Flagpost is a blog on current issues of interest to members of the Australian Parliament
One of the most controversial features of the Coalition Government’s proposed Paid Parental Leave (PPL) scheme is its significantly greater cost compared with the current scheme. The more generous proposed scheme is expected to cost $5.7 billion per year when up and running in 2016-17, while the current scheme will cost $2 billion in that year. Media reports suggest that this has led some Coalition members of parliament to urge the Prime Minister to either abandon or ‘scale down’ his proposed scheme.
However, it is important to note that according to the Coalition’s 2013 election costings the scheme is expected to make money by its second year—that is, it will ... Read more...
New Abbott Government legislation will remove the requirement for employers to make payments to employees under the national Paid Parental Leave (PPL) scheme from 1 March 2014. Instead, employees would be paid directly by the Department of Human Services, unless the employer chooses to make the payments.The Government's reason for making the change is to 'ease administrative burdens on business'. Currently, in most cases, the Commonwealth Government funds employers to provide instalments of PPL to their eligible long-term employees for up to 18 weeks at the National Minimum Wage (currently $606.50 per week). The employer role in making these payments was suggested by the Productivity Commiss... Read more...
While there are numerous differences between the Labor and Coalition policies on parental leave pay, the most controversial is the rate of payment. While the current Government scheme is paid at the National Minimum Wage ($606.50 per week), the Coalition proposal is for parents to be paid at their full salary capped at an income level of $150,000.The difference between the two approaches highlights the complicated relationship present in both schemes between the idea of Parental Leave Pay as a workplace entitlement and a payment made through the social security system.Australia's current Paid Parental Leave scheme operates within the framework of social security benefits paid through the Dep... Read more...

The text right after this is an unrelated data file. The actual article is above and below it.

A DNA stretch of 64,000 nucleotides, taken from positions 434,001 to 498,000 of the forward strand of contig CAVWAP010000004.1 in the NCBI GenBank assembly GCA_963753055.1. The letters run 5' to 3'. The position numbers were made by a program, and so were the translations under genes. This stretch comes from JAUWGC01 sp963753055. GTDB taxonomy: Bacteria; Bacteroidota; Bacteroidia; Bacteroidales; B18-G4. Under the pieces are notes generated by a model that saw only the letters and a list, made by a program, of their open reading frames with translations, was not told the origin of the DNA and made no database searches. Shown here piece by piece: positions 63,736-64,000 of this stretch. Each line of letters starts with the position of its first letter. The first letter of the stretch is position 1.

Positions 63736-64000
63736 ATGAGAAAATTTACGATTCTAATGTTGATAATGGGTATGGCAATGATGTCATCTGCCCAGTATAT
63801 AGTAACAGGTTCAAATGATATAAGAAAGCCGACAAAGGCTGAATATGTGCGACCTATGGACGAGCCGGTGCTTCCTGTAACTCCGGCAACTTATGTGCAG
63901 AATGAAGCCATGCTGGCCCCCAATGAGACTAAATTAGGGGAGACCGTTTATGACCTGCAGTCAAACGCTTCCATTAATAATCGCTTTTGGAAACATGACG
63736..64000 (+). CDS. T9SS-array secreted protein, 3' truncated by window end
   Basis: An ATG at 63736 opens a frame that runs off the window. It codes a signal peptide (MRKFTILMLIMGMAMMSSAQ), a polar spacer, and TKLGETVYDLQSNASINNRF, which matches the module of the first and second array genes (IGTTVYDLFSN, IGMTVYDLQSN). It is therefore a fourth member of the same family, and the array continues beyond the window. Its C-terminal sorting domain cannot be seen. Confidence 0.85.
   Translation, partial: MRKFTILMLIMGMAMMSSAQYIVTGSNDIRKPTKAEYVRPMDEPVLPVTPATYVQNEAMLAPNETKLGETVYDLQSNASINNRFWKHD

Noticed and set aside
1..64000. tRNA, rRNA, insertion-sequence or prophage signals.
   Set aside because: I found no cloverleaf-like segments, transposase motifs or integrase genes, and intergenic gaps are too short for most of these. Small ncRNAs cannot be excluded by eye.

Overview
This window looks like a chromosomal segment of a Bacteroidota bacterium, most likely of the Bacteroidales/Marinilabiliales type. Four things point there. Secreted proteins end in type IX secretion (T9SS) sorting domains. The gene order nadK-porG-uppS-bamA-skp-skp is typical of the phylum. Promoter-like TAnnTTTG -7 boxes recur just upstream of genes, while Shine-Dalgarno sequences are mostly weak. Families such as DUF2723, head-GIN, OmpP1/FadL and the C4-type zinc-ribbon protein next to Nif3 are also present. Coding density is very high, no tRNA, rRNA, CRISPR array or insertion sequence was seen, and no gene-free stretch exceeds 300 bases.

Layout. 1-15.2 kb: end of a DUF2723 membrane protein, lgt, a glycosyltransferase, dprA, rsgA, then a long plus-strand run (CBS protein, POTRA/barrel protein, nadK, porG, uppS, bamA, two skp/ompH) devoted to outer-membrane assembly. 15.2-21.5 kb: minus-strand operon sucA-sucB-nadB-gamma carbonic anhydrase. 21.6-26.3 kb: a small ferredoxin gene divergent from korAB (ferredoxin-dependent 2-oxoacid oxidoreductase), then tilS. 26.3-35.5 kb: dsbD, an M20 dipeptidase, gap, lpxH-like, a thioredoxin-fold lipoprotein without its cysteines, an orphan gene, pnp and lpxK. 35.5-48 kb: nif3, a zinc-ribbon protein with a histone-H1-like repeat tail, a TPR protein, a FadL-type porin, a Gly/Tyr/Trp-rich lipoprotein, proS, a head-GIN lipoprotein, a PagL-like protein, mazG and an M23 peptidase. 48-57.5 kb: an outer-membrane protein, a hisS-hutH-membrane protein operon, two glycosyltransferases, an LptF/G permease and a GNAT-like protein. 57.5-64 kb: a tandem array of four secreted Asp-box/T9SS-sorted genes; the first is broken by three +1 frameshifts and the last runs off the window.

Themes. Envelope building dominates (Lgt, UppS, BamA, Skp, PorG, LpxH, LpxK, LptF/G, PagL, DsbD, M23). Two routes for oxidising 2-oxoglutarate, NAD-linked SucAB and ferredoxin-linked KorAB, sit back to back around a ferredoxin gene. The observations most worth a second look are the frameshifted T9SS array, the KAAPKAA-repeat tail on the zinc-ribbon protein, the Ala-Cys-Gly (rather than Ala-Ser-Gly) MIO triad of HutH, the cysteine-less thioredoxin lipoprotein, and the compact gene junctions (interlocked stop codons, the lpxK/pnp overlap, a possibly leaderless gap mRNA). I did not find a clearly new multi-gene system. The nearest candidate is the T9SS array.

The Government has announced as part of the Mid Year Economic and Fiscal Outlook (MYEFO) that it will reduce the Baby Bonus to $5000 and freeze indexation of the payment for three years. Currently, the Baby Bonus is $5437 and indexed in line with changes to the Consumer Price Index (CPI) on 1 July each year. The decision has been criticised by some as discriminating against 'stay at home' mothers because the Government did not also take savings from the Paid Parental Leave scheme. This post attempts to clarify the issues involved by briefly looking at the relationship between Baby Bonus and Paid Parental Leave.Baby Bonus in its original form was introduced by the Howard Government in 2002. I... Read more...
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